Release Date(s)2014 (June 27, 2017)
- Film/Program Grade: B-
- Video Grade: B+
- Audio Grade: B+
- Extras Grade: C
Making a splash at the H.P. Lovecraft Film Festival in 2014 and consequently taking home the prize for Best Feature, Feed the Light is an impossible to categorize slice of Lynchian nightmare fuel, the likes of which are rarely equaled for its overt peculiarity. Following the tale of a woman who infiltrates a warehouse where her kidnapped daughter has been taken to and discovering a group of janitors who contend with sealing away an enigmatic box of light in an otherworldly dimension, it constantly tips the scales of logic while bordering on the verge of impenetrability.
Swedish filmmaker Henrik Möller and his cast and crew have assembled a totally unique vision. An unusual film for sure, Feed the Light becomes more and more convoluted the more it continues on, and by the point that you reach the end, you’re all out of reasoning and left feeling completely defeated by it. It’s not an easy film to tackle, and the fact that it’s in Swedish makes it all the more difficult to discern. You’re often left with questions and the film gives you little time to work things out before moving on to the next event. Where are we? Who are these people? Why are they doing what they’re doing, and for what purpose?
None of the film’s characters are really worth rooting for either. All of them, including the supposed protagonist, offer little reason to care about them. They’re abrasive and unwieldy the majority of the time with little room for anything else. Above all, Feed the Light is more of an exercise in comprehension. Believe me, once you’ve seen black liquid oozing out of a puckering anus, you’ve lost all sense of critique. This film should really come with a warning: It’s simpler just to sit back and let the experience happen. Otherwise, the bizarreness of it all might absorb you.”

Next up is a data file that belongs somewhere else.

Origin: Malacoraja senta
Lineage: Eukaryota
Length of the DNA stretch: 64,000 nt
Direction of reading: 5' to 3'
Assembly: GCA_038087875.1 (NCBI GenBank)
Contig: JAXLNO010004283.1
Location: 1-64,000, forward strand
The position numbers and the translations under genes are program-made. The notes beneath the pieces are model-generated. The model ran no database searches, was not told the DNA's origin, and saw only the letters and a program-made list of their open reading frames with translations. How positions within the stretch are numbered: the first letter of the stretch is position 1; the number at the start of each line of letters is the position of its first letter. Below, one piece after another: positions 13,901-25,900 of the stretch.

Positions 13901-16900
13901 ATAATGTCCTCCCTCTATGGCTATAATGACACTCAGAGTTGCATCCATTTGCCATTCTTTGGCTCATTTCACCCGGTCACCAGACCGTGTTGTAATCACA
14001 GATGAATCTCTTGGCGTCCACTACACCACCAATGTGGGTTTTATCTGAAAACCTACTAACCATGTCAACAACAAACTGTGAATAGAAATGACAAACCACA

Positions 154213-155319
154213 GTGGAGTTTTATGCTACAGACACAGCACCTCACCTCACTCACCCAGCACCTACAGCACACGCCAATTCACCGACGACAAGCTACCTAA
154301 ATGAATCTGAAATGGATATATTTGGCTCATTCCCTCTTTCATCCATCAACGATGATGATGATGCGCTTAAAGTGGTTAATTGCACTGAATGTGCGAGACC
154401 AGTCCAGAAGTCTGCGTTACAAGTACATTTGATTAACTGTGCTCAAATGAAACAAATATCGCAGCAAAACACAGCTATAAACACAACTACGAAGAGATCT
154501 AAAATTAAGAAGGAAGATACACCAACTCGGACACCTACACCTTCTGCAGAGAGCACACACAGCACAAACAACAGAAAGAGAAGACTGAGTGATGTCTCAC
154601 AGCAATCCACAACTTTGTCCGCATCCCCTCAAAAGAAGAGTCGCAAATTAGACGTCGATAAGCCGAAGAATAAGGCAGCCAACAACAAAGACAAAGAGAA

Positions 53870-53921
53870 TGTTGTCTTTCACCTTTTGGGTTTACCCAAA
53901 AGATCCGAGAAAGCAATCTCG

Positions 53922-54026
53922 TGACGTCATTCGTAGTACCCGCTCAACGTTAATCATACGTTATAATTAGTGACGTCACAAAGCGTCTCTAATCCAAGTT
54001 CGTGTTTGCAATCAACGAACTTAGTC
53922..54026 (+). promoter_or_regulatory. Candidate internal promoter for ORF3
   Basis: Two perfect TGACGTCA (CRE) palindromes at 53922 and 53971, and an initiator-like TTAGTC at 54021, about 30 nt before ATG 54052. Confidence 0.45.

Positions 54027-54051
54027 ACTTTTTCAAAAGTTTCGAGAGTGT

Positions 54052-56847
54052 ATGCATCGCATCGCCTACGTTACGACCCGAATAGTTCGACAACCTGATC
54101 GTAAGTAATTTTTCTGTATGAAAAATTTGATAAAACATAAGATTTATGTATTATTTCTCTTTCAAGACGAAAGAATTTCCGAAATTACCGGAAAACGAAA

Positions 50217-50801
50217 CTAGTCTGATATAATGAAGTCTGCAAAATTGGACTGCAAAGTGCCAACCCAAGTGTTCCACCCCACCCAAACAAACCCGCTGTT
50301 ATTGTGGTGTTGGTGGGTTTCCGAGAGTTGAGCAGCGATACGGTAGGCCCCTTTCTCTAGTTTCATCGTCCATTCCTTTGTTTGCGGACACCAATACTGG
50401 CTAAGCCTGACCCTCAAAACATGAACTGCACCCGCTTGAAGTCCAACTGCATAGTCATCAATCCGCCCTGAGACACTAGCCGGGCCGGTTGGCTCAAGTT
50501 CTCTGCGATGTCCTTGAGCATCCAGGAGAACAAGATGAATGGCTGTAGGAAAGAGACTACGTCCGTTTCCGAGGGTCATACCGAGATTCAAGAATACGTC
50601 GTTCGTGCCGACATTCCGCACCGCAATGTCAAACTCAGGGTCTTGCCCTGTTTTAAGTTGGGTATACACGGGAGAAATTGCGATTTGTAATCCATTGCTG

When it comes to Feed the Light’s Blu-ray presentation by Severin Films (Intervision), one must keep in mind that it has a very intentional look and that it was shot with HDV cameras. That said, the results are worthwhile. Although primarily in black and white, there are occasional bursts of color. Blood, for instance, has a strong burgundy hue to it. Meanwhile, the black and white cinematography features many blown out white levels for effect. Black levels, mostly those having to do with the darkness creatures, are deep, but not in all cases. The Swedish 2.0 LPCM soundtrack has a deep and pulsating quality to it. Rhythmic dips of LFE mixed with sound effects that are not always present, and dialogue that’s clean and clear when intended to be so. Again, these are stylistic choices. Truth be told, like the film itself, it’s difficult to critique the A/V quality because it’s so intentionally off the wall. It’s perfectly watchable for what it is, and not much more needs to be said than that. Optional subtitles are included in English, as well as a couple of extras: a 15-minute Making of Feed the Light segment; the 5-minute The Lovecraft Influence – an interview with co-writer/director Henrik Möller; and the film’s trailer.
Feed the Light comes from a single voice, that much is clear. It’s not often that a filmmaker creates something so utterly offbeat, yet effective at the same time. It’s definitely not for everybody, but it’s certainly for those who have exhausted all other artistic avenues in cinema and wish to explore the outer recesses of it. This Blu-ray release is certain to aid in that capacity.
- Tim Salmons